We would be driving a 2006 Odyssey EX (cloth) instead of a 2006 Sienna LE if either Honda dealership had treated us decently and the Toyota dealer had been rude and arrogant. We like both vehicles.
    The Ody EX costs a little bit more than the Sienna LE but does have the choice of seating 7 or 8 people in the same vehicle AND separately controlled temperature for the driver and front passenger and 2 power sliding doors but I like having the driver side door NON power as it can be opened and closed more quickly. My wife and I both like the Sienna complete overhead console with compass, outside temp, and trip computer.
  • user777user777 Posts: 3,341
    one wonders why the insurance agencies don't push periodic refreshers (and offer associated discounted rates for same). maybe they want accidents to happen? think about that one.

    it doesn't cost much nor represent significant inconvenience to have periodic refreshers or additional defensive driving training.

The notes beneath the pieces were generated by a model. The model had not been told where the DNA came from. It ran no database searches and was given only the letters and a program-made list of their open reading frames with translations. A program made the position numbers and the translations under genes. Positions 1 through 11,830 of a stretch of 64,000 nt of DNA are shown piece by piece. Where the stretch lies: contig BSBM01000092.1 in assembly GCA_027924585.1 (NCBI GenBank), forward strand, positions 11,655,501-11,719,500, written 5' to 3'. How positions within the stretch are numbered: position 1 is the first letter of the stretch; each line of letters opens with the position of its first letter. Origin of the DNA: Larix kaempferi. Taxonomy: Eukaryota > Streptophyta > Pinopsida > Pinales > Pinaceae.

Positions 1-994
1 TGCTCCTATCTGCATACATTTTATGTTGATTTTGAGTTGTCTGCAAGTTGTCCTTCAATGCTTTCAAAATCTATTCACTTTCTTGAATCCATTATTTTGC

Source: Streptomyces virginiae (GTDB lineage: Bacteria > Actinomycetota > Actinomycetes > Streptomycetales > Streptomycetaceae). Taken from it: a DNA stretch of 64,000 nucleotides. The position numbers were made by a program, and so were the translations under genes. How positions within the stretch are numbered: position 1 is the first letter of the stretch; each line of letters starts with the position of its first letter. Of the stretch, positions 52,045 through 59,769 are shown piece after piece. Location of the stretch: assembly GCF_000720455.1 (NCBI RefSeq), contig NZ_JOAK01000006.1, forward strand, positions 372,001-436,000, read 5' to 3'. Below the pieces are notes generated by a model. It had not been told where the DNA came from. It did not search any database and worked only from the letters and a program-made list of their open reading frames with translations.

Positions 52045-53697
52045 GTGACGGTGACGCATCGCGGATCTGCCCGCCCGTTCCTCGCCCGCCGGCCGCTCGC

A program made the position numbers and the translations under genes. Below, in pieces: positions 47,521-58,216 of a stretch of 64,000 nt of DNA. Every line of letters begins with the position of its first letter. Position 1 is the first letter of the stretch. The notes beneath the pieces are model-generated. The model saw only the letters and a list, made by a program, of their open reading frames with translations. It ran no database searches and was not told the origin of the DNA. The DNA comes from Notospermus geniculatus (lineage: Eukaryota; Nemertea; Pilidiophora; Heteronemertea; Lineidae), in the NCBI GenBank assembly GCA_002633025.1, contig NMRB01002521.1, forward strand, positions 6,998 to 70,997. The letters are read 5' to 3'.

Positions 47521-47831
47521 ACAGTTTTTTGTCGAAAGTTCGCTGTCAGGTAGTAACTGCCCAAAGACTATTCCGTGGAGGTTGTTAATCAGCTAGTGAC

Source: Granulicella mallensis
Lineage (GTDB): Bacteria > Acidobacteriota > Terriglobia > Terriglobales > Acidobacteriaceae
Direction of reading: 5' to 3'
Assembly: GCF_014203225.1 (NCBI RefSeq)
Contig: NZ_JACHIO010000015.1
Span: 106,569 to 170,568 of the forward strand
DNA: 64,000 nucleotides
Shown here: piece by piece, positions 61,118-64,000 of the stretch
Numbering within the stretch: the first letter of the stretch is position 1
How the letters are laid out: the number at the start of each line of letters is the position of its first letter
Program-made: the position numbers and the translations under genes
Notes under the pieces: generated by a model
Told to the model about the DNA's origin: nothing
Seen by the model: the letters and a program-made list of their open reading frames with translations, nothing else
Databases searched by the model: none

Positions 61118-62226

if they banned cellphone use alone, the resulting reduction in accidents (all severities) would be dramatic.

    when you are behind the wheel, you need to be actively engaged in the task of driving and not distracted by calls to/from the office, family, or friends.

    but we are drifting off topic.

    both vehicles offer the additional safety technologies of stability control and three row side curtains. the side curtains are a no-brainer for me. the stability control? for me personally, it isn't a necessity - but i'd rate it as a nice to have (providing it is reliable and doesn't add to cost of maintenance).

    i tend to be a late adopter of certain technologies. i advocate increased driver competency (defensive driving, high number of hours behind the wheel for teens) and reduced driver distraction (ban cell phones, and no passengers for teens).

    as far as cost, i expect manufacturers to offer up VSC for example with little to no increase in cost because it is built on ABS and Drive-By-Wire infrastructure already in the vehicles for other reasons.

    in the end, even though i'm a late adopter of certain technologies, i'd want a vehicle with VSC. i'm not always the one behind the wheel. (in case she's reading this: lemme make this clear - i'm not saying i'm a better driver than my wife). ;)